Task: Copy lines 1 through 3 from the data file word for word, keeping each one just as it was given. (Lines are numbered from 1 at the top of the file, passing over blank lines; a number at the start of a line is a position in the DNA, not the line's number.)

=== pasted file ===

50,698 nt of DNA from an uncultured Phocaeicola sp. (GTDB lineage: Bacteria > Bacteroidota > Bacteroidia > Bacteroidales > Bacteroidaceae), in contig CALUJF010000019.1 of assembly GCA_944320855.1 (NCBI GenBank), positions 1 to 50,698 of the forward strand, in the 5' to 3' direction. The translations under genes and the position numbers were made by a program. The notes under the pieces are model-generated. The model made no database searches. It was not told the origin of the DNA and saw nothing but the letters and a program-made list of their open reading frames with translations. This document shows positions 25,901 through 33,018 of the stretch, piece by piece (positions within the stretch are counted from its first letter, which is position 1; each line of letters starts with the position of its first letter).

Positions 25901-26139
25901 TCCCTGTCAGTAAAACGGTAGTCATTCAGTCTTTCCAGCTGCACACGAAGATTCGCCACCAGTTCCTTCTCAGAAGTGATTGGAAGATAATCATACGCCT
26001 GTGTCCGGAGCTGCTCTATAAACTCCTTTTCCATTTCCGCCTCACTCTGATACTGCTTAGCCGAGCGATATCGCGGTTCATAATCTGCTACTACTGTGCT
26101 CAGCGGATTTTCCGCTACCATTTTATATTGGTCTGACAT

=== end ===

50,698 nt of DNA from an uncultured Phocaeicola sp. (GTDB lineage: Bacteria > Bacteroidota > Bacteroidia > Bacteroidales > Bacteroidaceae), in contig CALUJF010000019.1 of assembly GCA_944320855.1 (NCBI GenBank), positions 1 to 50,698 of the forward strand, in the 5' to 3' direction. The translations under genes and the position numbers were made by a program. The notes under the pieces are model-generated. The model made no database searches. It was not told the origin of the DNA and saw nothing but the letters and a program-made list of their open reading frames with translations. This document shows positions 25,901 through 33,018 of the stretch, piece by piece (positions within the stretch are counted from its first letter, which is position 1; each line of letters starts with the position of its first letter).

Positions 25901-26139
25901 TCCCTGTCAGTAAAACGGTAGTCATTCAGTCTTTCCAGCTGCACACGAAGATTCGCCACCAGTTCCTTCTCAGAAGTGATTGGAAGATAATCATACGCCT